National Summer Day has a family and traditional atmosphere in which parents, children and families celebrate together. On this day, Albanians welcome a long and happy life.
But it is by far the city of Elbasan that is at the heart of the festivities of this summer day and has kept all the ancient traditions starting with the preparation mode.
Although ballokume preparation is a ritual throughout the country, Elbasan ballokume is said to be different and to have “a little something more” because Elbasan introduces one more element into the recipe: love.
Elbasan says it is also the feast of love. Love for man, love for life, and love for nature.
There is a tradition in Elbasan. That of introducing the water of ashes of a fire of wood in the preparation of the ballokume. The water is, of course, filtered through a cheesecloth. In the absence of ash water, the elbasani then includes milk instead.
The celebrations of this summer festival of March 14 begin on the evening of March 13 with a fire and it is the ashes of this fire that are used to prepare the ballokume.
In the pure tradition of Elbasan, the ballokume must be baked over a wood fire, just like traditional pizza.
The housewives of Elbasan explain that the ballokume must imperatively be prepared in a copper container.
In this copper container, the ingredients should be put in the correct order by beating them with a wooden spoon. First, melted butter, then sugar, eggs one by one, corn flour and finally this famous ash water. At first, the butter melts with the sugar until it is well dissolved, then the eggs are incorporated. The flour is added gradually until the 3 ingredients are well mixed.
The dough must be kneaded vigorously, which is why the men of the house are often involved in the ballokume preparation.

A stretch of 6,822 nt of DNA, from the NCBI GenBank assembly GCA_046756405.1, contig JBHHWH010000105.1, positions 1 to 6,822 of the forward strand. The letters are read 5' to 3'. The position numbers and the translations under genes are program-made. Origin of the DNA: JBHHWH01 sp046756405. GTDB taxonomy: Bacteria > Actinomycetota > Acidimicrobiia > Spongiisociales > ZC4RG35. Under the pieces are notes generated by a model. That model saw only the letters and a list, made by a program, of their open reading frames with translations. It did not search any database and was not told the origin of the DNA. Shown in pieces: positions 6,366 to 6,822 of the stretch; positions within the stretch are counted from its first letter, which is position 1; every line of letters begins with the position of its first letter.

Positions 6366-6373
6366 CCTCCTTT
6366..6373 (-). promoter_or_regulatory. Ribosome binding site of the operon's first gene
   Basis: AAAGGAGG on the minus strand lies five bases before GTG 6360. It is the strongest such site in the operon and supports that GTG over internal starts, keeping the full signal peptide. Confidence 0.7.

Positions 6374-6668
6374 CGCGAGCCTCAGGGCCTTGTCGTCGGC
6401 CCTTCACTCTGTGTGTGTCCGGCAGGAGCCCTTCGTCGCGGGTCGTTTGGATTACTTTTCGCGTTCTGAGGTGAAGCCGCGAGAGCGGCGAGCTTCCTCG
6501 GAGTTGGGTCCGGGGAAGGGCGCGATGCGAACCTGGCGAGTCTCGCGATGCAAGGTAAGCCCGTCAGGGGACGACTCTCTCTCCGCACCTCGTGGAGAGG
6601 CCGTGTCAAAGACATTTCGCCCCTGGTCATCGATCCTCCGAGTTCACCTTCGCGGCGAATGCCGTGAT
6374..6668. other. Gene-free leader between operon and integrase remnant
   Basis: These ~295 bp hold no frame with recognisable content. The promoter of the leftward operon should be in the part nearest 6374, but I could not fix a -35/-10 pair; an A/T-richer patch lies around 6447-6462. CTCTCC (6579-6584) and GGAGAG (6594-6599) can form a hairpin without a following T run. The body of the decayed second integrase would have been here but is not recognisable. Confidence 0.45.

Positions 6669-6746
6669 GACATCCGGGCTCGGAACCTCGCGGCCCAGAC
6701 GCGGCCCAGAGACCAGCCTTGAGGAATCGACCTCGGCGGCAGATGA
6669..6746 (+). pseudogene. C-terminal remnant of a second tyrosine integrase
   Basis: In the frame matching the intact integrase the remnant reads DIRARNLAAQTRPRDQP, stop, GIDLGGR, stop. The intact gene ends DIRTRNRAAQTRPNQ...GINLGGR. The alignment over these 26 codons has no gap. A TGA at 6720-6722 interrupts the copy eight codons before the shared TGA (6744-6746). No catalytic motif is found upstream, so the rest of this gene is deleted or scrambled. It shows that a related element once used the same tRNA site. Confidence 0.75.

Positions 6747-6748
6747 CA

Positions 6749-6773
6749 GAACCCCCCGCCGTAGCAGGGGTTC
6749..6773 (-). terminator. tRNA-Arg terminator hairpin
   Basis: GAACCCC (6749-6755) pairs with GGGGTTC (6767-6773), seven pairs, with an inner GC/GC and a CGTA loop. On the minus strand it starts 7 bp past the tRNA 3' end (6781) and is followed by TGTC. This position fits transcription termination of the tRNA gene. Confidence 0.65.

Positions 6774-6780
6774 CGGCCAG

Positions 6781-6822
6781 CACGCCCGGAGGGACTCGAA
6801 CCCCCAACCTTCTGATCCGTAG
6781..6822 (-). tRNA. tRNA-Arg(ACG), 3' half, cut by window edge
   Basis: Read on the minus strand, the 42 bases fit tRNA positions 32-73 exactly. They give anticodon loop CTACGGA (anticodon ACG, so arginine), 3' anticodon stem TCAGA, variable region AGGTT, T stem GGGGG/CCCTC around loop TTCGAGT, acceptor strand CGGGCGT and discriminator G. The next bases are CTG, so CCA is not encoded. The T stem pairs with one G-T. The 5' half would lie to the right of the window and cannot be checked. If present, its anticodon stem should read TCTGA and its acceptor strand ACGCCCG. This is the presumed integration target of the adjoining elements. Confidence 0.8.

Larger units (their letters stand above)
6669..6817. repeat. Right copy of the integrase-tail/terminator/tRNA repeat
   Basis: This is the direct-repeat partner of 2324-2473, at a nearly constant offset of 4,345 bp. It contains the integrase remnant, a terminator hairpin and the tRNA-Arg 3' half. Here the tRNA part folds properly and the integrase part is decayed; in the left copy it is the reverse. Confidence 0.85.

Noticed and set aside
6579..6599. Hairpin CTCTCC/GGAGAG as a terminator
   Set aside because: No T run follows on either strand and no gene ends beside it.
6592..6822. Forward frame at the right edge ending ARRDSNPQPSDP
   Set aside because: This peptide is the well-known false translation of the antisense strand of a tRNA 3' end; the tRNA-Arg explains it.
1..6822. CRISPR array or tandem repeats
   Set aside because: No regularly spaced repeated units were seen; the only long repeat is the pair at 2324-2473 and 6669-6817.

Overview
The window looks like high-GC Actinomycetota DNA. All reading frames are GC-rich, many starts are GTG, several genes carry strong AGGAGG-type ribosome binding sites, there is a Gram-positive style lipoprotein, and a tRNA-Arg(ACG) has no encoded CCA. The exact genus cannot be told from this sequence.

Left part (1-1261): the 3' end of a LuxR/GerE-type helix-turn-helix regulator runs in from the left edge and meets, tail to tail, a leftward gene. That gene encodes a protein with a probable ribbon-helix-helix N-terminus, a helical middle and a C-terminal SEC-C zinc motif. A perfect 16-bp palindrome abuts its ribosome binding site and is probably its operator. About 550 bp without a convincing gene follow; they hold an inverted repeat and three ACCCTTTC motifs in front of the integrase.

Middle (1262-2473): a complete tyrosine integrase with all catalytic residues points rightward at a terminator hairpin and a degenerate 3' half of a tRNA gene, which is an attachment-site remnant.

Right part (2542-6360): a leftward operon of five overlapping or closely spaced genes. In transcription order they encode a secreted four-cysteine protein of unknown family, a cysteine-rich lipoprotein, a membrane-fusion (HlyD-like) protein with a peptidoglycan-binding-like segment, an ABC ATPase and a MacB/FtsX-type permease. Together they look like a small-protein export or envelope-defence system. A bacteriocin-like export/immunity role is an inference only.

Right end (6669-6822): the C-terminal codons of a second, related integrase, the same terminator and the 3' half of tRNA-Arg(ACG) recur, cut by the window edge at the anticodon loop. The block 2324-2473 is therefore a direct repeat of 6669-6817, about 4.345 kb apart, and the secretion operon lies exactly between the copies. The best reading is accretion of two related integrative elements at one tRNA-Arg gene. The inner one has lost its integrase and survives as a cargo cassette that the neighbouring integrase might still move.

Follow this authentic ballokume recipe in the pure tradition of Elbasan housewives, a pure treat for your taste buds!
Ballokume is a traditional Albanian biscuit from the city of Elbasan, prepared from cornmeal, eggs, sugar, and butter and traditionally eaten on March 14th during Dita e Verës (Summer day).
- 2 cups melted butter (warm)
- 2 ½ cups caster sugar
- 8 eggs
- 2 tablespoons water of ashes (or 2 tablespoons of milk)
- 6 cups cornmeal
- Pour 1 tablespoon of ashes from a wood fire into a bowl. Add 3 tablespoons of water and stir well. Let stand and steep for 30 minutes, then strain through a cheesecloth.
- In the absence of ashes, milk can be used.
- In a large copper container, add the melted butter.
- Add the sugar and mix well for 3 minutes with a wooden spoon until you obtain a foamy mixture.
- Then add the eggs one by one while continuing to beat for 10 minutes.
Add 2 tablespoons of water of ashes (or 2 tablespoons of milk) and beat again for 5 minutes.
- Finally, add the flour gradually and mix all the ingredients until obtaining a very homogeneous dough.
- If the mixture appears liquid, add 1 or 2 spoonfuls of all-purpose flour and mix well.
- Cover the dough and let it sit at room temperature for 20 minutes.
- Preheat an electric, gas oven or wood oven to 350 F.
- Form small 2 oz. balls and place them, spaced well on a baking sheet, greased or lined with parchment paper.
- Flatten each ball slightly after shaping them
- Bake for 40 minutes.
- When out of the oven, wait 20 minutes before placing the ballokume on a rack to allow them to cool completely.
- Store them in an airtight metal box.